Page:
And don’t get me wrong. I’m not trying to be a Debbie-downer (or is it a Dreary-Dougie?). I love and respect our fan base to no end. Many media pundits have called us the best home crowd in the league. And I agree whole-heartedly, as I’m one of the crazies screaming my ass off in the middle of the 2nd quarter. But, in taking in the last 3 ½ seasons, I want something malleable that I can compare it to. They say that history repeats itself, but sometimes it’s scary when you are the one making the history. I don’t know how this story will end and that’s the exciting part about all of this. We are the archetypes when it comes to a franchise that had to move while rebuilding and experienced quick success as soon as it arrived at its new location. With that said, let’s continue on with our magical season. There is still much to be written in this story.

OKC Thunder vs. Utah Jazz (Game 28 of 66)

The Oklahoma City Thunder finally got to sleep consecutive days in their own beds and will enjoy the confines of their abode from now until the All-Star break, sans one trip to Houston. This will be the second of 3 meetings between the two teams this season. The Thunder’s last game was against these Jazz, while for the Jazz, this will be their 3rd game in as many nights. The Thunder won the last meeting going away 101 – 87.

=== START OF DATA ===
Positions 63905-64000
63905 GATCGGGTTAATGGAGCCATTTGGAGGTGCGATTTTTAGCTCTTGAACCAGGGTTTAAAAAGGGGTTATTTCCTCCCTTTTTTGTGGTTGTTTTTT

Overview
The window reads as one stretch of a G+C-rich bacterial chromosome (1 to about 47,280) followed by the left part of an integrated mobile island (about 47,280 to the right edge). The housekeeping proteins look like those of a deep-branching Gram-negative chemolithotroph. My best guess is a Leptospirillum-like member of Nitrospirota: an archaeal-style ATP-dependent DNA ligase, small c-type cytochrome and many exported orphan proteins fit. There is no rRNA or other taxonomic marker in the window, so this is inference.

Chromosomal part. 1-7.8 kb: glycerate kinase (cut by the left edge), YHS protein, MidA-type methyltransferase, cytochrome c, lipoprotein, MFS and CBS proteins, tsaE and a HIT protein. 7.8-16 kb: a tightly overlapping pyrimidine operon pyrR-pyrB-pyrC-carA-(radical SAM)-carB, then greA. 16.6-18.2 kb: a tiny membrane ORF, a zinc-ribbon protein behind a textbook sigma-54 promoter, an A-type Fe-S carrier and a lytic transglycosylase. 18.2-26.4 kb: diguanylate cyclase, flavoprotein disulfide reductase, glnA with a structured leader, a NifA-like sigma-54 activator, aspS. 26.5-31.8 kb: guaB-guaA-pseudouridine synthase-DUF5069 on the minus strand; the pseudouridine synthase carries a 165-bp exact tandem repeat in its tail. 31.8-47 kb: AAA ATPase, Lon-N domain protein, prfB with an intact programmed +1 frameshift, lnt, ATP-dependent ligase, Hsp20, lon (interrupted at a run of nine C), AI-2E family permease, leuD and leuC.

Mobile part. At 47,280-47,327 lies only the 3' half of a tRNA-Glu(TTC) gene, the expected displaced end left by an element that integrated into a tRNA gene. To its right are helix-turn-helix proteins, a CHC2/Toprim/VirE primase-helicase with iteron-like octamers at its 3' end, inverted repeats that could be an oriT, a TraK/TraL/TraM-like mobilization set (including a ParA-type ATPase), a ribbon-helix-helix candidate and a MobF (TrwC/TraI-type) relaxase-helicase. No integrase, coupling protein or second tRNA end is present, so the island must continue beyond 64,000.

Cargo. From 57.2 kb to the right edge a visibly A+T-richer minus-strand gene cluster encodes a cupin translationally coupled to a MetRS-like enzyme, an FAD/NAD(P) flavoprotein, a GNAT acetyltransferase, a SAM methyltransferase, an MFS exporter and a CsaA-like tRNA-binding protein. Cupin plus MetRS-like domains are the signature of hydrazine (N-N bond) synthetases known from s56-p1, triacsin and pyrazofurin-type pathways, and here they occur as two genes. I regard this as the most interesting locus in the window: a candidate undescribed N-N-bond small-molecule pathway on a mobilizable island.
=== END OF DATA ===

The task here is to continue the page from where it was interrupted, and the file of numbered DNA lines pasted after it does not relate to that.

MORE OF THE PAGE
The Opponent

The Utah Jazz have the definition of consistently inconsistent. They started off the season losing 3 of their first 4. Then the reeled off 9 wins out of their next 11 games. And now they’ve lost 6 of their last 10 games. They currently sit at 14-13, good for 4th in the division and 9th in the conference. The Jazz are led by their front court of Al Jefferson and Paul Millsap. Together they are averaging 35 points and 18.6 rebounds per game. Though a bit undersized, they are one of the more formidable front courts in the league. Last season’s first round pick, Gordon Hayward, is rounding into a good role player providing more scoring, rebounding, and playmaking as the starting SF. The backcourt of Devin Harris and Raja Bell is veteran-laden, but a bit limited in all facets of the game. The bench for the Jazz can be inconsistent, with veterans CJ Miles, Josh Howard, and Earl Watson getting the bulk of the bench minutes. The Jazz’s defense is pretty suspect as they allow 97.2 points per game, which is 23rd best in the league. This will be the 3rd game in as many nights for the Jazz, while the Thunder haven’t laced them up since last Friday.